While it can’t compete with the debt ceiling and budget battle for headlines, keep an eye on the agriculture bill that Congress must finalize by Sept. 30. Our very own Rep. Doug LaMalfa has a lot riding on the outcome.
He was No. 2 on a list of 15 Congressmen who received farm subsidies in 2012, collecting over $62,000 for farming sticky rice. The LaMalfa family farm has collected $4.7 million in farm subsidies–almost $1.7 million in cash–since 1995, according to the Environmental Working Group. Those subsidies might–might–disappear in the farm bill currently before Congress.
But don’t worry about LaMalfa. He and Rep. John Garamendi (D., Calif.) teamed up to insert a provision in the bill that guarantees that if the market price of sticky rice falls below 115 percent of the average price of all types of rice, sticky rice farmers will get a government check to make up the difference.
“What industry would have the temerity to demand that the government guarantee a price?” said a spokesman for EWG. “This is like guaranteeing a price for the iPhone.”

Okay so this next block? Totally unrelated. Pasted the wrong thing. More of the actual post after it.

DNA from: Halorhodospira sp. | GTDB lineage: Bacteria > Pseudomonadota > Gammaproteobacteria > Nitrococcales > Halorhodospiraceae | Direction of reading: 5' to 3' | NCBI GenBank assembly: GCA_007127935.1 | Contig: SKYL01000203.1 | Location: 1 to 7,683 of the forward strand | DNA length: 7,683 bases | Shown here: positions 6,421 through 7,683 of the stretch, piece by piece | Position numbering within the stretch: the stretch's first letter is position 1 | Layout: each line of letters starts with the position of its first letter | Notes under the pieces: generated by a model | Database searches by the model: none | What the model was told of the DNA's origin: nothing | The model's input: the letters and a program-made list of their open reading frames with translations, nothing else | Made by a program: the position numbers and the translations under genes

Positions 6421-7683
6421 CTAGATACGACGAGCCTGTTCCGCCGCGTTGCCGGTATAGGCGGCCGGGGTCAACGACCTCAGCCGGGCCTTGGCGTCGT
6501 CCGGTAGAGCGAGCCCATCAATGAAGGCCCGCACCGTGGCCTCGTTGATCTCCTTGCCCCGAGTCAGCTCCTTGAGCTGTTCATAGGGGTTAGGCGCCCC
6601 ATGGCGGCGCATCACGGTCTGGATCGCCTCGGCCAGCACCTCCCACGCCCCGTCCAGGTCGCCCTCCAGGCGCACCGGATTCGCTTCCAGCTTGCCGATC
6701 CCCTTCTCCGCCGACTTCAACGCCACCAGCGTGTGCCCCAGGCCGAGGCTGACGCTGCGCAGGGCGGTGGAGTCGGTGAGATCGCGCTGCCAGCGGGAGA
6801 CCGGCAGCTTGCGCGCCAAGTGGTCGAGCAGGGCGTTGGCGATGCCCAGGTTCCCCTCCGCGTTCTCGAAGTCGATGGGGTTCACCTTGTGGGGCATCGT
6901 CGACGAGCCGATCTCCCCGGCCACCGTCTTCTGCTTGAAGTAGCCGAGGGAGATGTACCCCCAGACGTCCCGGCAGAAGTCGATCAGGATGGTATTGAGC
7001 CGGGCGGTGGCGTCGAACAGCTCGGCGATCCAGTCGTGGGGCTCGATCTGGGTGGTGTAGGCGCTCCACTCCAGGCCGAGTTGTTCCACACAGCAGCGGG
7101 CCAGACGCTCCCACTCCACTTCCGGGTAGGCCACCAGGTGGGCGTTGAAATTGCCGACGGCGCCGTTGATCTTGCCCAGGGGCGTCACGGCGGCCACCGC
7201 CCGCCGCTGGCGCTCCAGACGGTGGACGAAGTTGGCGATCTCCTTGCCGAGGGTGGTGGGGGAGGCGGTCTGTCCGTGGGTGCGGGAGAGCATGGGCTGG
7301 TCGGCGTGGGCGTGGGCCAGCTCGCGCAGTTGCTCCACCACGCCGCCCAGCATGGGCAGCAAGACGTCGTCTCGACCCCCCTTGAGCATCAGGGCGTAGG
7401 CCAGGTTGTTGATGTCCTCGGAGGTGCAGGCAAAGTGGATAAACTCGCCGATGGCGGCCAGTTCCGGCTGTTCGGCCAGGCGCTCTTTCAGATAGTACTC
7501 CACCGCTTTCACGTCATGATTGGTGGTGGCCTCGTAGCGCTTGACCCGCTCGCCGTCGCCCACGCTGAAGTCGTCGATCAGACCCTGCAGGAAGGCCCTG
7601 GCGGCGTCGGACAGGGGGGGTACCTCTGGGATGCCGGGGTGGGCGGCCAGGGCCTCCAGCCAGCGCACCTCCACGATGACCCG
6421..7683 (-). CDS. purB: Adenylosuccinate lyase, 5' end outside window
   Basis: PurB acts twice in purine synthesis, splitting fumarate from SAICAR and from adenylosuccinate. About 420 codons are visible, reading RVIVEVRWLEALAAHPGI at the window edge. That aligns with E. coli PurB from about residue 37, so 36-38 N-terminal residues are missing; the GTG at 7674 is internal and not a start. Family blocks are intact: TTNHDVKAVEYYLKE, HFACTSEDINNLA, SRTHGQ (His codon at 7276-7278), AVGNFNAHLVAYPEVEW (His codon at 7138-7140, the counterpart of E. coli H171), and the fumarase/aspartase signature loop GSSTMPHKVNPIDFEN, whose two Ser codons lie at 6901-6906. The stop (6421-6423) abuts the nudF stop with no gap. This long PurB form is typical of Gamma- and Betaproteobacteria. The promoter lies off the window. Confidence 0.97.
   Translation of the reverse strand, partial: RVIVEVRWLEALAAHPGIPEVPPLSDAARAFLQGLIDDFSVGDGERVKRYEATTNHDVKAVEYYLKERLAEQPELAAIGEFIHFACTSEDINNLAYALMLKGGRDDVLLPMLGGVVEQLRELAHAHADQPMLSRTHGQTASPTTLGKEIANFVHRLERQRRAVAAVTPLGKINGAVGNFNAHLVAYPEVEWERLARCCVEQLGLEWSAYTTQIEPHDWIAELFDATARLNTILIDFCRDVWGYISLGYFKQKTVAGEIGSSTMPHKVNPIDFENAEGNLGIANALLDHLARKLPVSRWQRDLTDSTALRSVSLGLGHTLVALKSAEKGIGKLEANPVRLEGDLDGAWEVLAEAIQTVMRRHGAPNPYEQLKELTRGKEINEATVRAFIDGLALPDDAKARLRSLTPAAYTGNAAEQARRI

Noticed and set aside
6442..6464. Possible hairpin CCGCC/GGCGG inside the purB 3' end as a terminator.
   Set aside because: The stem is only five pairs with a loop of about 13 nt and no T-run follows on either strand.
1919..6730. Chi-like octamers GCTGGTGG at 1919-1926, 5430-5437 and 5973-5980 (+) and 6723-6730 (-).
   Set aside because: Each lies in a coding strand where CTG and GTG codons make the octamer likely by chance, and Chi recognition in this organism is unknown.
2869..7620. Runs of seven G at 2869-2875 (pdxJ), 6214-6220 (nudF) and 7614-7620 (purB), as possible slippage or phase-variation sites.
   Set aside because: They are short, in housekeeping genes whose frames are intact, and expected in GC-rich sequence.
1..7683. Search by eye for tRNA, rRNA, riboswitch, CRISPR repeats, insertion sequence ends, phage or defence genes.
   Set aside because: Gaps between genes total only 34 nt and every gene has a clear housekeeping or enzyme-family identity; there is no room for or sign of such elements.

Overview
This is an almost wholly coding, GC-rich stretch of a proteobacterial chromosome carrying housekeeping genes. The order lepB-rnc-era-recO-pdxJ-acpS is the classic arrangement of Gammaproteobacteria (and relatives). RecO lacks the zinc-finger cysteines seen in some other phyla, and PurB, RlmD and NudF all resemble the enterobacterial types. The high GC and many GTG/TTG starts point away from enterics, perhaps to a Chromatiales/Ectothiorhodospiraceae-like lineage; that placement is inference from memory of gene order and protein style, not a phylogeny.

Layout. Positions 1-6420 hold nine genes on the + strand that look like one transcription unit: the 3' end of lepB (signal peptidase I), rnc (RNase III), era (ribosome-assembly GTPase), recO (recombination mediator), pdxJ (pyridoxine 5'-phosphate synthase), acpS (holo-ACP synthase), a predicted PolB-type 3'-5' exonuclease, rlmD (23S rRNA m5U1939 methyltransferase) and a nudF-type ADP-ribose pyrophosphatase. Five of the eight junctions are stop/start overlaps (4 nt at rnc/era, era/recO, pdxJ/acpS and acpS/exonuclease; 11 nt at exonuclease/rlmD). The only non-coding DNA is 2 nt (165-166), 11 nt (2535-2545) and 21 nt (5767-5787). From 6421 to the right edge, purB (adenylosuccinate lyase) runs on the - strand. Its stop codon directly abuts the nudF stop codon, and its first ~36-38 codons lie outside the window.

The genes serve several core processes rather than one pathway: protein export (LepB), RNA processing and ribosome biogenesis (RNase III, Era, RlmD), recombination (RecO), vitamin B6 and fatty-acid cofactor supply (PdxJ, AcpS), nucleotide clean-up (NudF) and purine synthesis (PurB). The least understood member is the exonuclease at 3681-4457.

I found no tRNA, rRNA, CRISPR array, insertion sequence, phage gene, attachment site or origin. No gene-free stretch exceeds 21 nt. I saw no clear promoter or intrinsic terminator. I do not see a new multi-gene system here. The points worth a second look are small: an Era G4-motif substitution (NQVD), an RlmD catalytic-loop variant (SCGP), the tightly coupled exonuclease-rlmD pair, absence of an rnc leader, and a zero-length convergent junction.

While he was at it, LaMalfa joined his fellow Republicans on the House Agriculture Committee to cut food stamps by $40 billion over the next 10 years, a move that could impact about 59,000 of his constituents in the First Congressional District. The bill was derailed by Tea Party conservatives who objected to the overall cost of the bill and Democrats who didn’t like the food stamp cuts.
The ag bill, minus food stamps, was passed by the House in July. The measure is currently in a Senate-House conference committee being crafted into a bill everybody can live with. LaMalfa, who likes to portray himself as a pillar of fiscal rectitude when it comes to taxpayer money, will do just fine. His constituents depending on food stamps? Probably not so well.
JUST WONDERING: Republican State Senator Dan Logue has announced he wants to challenge Garamendi in next year’s general election. Will LaMalfa endorse Logue, or remain neutral?